Black BeautyChick-Fil-A edition
Anna Sewell, il. Jose Miralles
Abridged by Margo Lundell
2007, Frederic Thomas Inc.
The last post was about a horsey book which strove to educate children about sexual abuse. This one is about a slim booklet which is arguably even more didactic, although in all fairness it heavily abridged a book which was conceived as an educational tool, the classic Black Beauty.
Stories like Black Beauty are fun to read and think about, but they can also teach us about the world and ourselves. Black Beauty is a great story to teach us about the word respect. Respect means that we treat others in a way that we would like to be treated. You can learn more about respect by trying to understand what Black Beauty may be thinking or feeling, and how he views the world.
Lundell, who adapted Sewell's work for this little version, does a nice job considering the limitations and the intended audience.
I was very ill. I had a bad inflammation of the lungs and could not breathe without pain. John nursed me day and night. The master often came to see me, too. "My poor Beauty," he said during one visit. "You saved your mistresses's life, Beauty, you did."
I will admit, I really included this review, if it can be called a review, only because I like the illustrations, by comic book artist Miralles, but I was unable to find much about him online, at least in the time frame I alloted and given my decision in high school to take French instead of Spanish (a decision I soon regretted, as the French teacher was an evil hag and the Spanish teacher was a likeable sort of guy). So I came up blank on a post re: Mr. Miralles's artwork. It is impressive, however; horses are not easy to draw and his are quite realistic.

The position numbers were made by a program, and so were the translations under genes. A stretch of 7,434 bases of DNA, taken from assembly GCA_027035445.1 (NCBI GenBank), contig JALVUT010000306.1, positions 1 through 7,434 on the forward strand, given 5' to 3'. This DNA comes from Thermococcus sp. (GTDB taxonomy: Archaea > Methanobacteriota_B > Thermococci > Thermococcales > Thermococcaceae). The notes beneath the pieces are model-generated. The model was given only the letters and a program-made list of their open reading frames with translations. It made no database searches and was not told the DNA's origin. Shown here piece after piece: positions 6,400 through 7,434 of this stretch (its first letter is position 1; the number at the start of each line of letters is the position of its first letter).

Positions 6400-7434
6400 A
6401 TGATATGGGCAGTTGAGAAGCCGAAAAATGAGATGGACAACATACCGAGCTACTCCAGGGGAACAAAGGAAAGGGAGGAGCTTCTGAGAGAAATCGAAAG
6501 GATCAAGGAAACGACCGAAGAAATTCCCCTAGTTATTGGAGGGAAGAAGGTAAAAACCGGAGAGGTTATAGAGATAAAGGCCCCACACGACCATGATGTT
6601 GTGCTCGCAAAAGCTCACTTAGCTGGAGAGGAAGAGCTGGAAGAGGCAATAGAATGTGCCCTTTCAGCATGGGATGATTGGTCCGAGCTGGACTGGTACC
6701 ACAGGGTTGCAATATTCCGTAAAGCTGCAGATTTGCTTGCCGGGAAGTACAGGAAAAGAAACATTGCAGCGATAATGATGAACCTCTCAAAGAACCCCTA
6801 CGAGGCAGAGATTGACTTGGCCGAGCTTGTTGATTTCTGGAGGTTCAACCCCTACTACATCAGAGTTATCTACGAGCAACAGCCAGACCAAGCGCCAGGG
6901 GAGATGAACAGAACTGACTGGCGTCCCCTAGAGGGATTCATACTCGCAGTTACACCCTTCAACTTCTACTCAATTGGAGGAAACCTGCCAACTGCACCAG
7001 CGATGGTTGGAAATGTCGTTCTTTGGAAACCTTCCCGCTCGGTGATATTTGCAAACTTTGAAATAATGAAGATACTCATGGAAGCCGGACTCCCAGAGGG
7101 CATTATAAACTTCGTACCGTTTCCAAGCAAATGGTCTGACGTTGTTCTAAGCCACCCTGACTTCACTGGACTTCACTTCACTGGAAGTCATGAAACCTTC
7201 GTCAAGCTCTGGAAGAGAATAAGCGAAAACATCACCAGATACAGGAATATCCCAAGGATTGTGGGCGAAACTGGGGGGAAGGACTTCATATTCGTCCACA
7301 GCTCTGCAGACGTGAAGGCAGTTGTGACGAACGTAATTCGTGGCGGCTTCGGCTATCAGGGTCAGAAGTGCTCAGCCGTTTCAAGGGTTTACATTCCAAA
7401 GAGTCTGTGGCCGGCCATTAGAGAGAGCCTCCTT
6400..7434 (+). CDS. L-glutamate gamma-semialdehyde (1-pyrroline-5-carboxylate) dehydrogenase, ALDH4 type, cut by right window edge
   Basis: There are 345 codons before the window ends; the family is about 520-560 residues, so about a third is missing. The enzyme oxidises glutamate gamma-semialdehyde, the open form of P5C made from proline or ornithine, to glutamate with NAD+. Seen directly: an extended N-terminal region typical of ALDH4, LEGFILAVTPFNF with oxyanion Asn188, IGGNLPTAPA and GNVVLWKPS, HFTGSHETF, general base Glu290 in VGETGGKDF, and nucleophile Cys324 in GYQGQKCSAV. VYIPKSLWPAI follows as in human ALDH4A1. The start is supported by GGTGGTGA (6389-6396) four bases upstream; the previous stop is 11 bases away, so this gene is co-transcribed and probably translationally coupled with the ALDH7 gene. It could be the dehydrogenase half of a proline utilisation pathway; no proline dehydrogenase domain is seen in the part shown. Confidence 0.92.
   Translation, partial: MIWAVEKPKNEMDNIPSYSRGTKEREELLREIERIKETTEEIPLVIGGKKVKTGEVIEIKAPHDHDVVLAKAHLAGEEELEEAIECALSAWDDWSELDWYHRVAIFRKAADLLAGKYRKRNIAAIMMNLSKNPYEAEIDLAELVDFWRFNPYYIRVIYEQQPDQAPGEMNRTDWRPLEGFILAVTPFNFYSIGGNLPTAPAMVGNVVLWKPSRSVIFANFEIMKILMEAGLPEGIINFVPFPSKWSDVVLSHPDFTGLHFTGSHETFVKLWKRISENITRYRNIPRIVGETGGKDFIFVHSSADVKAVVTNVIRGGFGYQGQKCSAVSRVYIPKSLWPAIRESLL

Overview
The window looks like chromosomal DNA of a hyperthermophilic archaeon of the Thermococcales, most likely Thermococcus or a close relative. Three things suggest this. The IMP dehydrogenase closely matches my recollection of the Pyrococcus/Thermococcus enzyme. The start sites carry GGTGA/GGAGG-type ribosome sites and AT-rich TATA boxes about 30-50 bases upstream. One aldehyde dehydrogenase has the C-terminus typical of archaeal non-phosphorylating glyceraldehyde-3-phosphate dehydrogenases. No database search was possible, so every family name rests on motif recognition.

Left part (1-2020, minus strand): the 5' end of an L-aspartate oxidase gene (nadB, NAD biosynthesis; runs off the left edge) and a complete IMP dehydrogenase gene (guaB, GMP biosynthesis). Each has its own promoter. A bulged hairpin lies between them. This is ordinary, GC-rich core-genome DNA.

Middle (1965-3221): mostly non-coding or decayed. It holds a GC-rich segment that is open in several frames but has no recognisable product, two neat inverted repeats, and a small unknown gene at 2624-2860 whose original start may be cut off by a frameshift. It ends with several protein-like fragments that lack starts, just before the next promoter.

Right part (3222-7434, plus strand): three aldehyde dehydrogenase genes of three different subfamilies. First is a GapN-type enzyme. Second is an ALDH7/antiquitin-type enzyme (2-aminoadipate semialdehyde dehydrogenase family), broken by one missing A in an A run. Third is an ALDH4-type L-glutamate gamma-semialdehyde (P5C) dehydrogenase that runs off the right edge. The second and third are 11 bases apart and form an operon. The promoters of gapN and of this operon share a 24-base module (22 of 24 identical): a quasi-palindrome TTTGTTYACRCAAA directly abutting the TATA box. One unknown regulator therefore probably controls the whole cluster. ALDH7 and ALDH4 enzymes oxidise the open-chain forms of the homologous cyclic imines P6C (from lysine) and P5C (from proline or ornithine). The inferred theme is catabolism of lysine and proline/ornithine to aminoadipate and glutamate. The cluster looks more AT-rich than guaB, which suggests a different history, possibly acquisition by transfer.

Happily, as has happened before, my research for the post lead me on to more topics. The fast-food chain Chick-Fil-A distributed these books with its kids meals, a nice habit it seems to be continuing now with Little Golden Books. The company was founded by a Southern Baptist who isn't shy about his religious faith, and their charitable work with children's causes is counter-balanced by a support for anti-gay causes. So there's some positive/negative issues there.
More interesting to me is the discovery that MacDonald's, the ultimate fast-food joint, has now glommed onto giving away books with Happy Meals instead of toys. At least, in the UK. The french fry giant is collaborating with HarperCollins UK to give away 9 million books from War Horse author Michael Morpurgo.
And now I want a chicken sandwich. And a large fries. Damnit.